I also sometimes worried on my publisher’s behalf about all the extra paper because of the short lines! But of course the big fear was of how something different would be received.

The main pro was that I was absolutely convinced that was how it needed to be written. I was passionate about this story and wanted to know I had done my best for it.

3.       Your bulls seem very realistic; how much bull research did you have to do?  And how familiar with ancient Crete were you going into the writing?  

My husband and I had a dairy farm for fifteen years, so I learned a healthy respect for bulls, from our own animals and from neighbor’s experiences (such as the school girl tossed right over the fence into the road when she cut through the bull’s field on her way to the bus). My husband had grown up on a cattle ranch, so he had more experience of having several bulls together, and helped me work out the bull scenes.  

(the author's daughter, befriending a young bull)

 I’ve been reading about ancient Crete for years – probably ever since I read Mary Renault’s novels at twelve – and started researching and reading seriously about four years before I started writing. So much new research keeps appearing, as well as more academics and archaeologists uploading papers to public academic sites, that I kept researching and occasionally revising up to the last draft.

4.       What is your next project?

It’s set in the same world, but about 200 years earlier: a family fleeing to Crete from the volcanic eruption in Santorini in 1625 BCE. This time I was lucky enough to travel to Crete and Santorini for research; I had just finished the last edit of Dragonfly Song, and felt quite emotional to stand in places where she would have stood. (If she’d been real – I know she wasn’t. But on the other hand, real kids did stand there and face bulls…)

(the steps of Knossos, where Aissa would have stood)

5.       Is there a question I haven asked about Dragonfly Song that  you'd like to answer?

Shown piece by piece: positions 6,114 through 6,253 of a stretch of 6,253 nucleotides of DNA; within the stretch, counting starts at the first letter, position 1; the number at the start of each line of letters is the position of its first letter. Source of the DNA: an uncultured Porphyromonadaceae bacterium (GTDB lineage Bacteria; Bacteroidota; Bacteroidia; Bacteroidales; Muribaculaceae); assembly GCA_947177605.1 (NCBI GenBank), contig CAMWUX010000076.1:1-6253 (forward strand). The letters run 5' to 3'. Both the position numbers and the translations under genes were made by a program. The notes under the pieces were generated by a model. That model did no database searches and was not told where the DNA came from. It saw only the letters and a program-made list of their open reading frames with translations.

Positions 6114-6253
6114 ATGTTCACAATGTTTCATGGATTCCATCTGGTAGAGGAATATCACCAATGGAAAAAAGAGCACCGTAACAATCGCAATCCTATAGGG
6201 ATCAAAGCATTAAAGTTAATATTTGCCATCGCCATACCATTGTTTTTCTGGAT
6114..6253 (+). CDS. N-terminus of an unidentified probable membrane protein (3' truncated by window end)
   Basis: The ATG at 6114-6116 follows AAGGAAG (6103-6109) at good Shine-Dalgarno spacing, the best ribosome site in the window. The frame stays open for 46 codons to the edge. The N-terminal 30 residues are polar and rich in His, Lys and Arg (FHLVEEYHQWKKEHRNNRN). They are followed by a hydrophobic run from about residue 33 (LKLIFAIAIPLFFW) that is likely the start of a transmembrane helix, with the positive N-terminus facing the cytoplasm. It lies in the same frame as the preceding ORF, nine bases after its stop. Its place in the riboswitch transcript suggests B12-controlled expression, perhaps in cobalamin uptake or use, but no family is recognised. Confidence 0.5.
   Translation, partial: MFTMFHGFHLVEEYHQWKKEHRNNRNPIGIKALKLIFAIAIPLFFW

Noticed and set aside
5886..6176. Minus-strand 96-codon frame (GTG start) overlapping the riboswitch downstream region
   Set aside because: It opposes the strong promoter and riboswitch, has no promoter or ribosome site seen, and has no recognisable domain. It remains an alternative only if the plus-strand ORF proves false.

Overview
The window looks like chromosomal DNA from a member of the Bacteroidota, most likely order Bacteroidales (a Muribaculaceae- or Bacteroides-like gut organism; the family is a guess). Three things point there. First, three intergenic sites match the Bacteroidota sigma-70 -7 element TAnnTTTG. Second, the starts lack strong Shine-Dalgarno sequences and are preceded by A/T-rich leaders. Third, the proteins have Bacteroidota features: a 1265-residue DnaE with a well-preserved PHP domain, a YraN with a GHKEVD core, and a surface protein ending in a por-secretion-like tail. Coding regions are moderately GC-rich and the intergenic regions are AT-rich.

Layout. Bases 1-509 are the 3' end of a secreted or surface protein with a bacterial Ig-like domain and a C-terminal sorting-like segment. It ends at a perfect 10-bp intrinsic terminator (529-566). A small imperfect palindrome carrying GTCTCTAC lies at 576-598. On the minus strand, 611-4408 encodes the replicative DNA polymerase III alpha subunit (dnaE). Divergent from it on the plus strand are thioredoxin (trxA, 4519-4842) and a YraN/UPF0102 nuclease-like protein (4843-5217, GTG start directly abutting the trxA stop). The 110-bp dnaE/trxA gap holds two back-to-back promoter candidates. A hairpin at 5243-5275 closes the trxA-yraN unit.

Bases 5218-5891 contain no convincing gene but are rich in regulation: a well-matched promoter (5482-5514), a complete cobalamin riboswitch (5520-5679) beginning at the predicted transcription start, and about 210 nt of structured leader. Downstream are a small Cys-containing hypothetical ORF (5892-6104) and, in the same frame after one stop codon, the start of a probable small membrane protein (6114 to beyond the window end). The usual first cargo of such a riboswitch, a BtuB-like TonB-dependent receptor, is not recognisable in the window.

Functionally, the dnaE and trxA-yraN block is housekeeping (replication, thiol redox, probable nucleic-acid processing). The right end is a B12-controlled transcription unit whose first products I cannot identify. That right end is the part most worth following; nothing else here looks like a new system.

One interviewer asked me about the number of disabled characters in Dragonfly Song. I was quite surprised because I hadn’t seen my characters as disabled, although obviously Aissa’s mutism is a handicap in life and makes her an object of bullying. The interviewer pointed out that the two bull trainers are disabled. I realized that I hadn’t seen them in that way because they were strong, capable people who happened to have physical problems. It’s a distinction that’s extremely important to me – as is the bullying-because-of-difference theme. Those are beliefs that I’ve always held and were probably central to my originally being an occupational therapist, but the depths of darkness I felt in writing some of Aissa’s verse makes me realize that much of these two themes came from my own years of being labeled disabled after a catastrophic car accident.

Thank you Wendy!

Wendy Orr was born in Edmonton, Canada, but grew up in various places across Canada, France, and the USA. She studied occupational therapy in the UK, married an Australian farmer, and moved to Australia. She’s the author of many award-winning books, including Nim’s Island, Nim at Sea, Rescue on Nim’s Island, Raven’s Mountain, and Peeling the Onion.

 More information about Dragonfly Song: http://pajamapress.ca/book/dragonfly_song/
More information about Wendy Orr: http://www.wendyorr.com/

Blog Tour Stops

Unleashing Readers, Activity Guide and Discussion Questions, 10/22 http://www.unleashingreaders.com/

YA and Kids Book Central, Book Playlist, 10/23 http://www.yabookscentral.com/blog/

Log Cabin Library, Guest Post, 10/24 http://logcabinlibrary.blogspot.com/

The Children’s Book Review, Character Interview, 10/25 https://www.thechildrensbookreview.com/

Bluestocking Thinking, Review, 10/26 http://bluestockingthinking.blogspot.com/

A Foodie Bibliophile in Wanderlust, Interview, 10/28 http://www.foodiebibliophile.com/

Writers’ Rumpus, Guest Post, 10/29 https://writersrumpus.com/


  1. This sounds wonderful! I've pinned it to my Want to Read board.

  2. Love that cover and the book sounds terrific. Thanks for the review and interview. Very interesting stuff.

  3. Lovely interview, I'm always fascinated with all of the details surrounding the inspiration for a story and really liked seeing the steps of Knossos.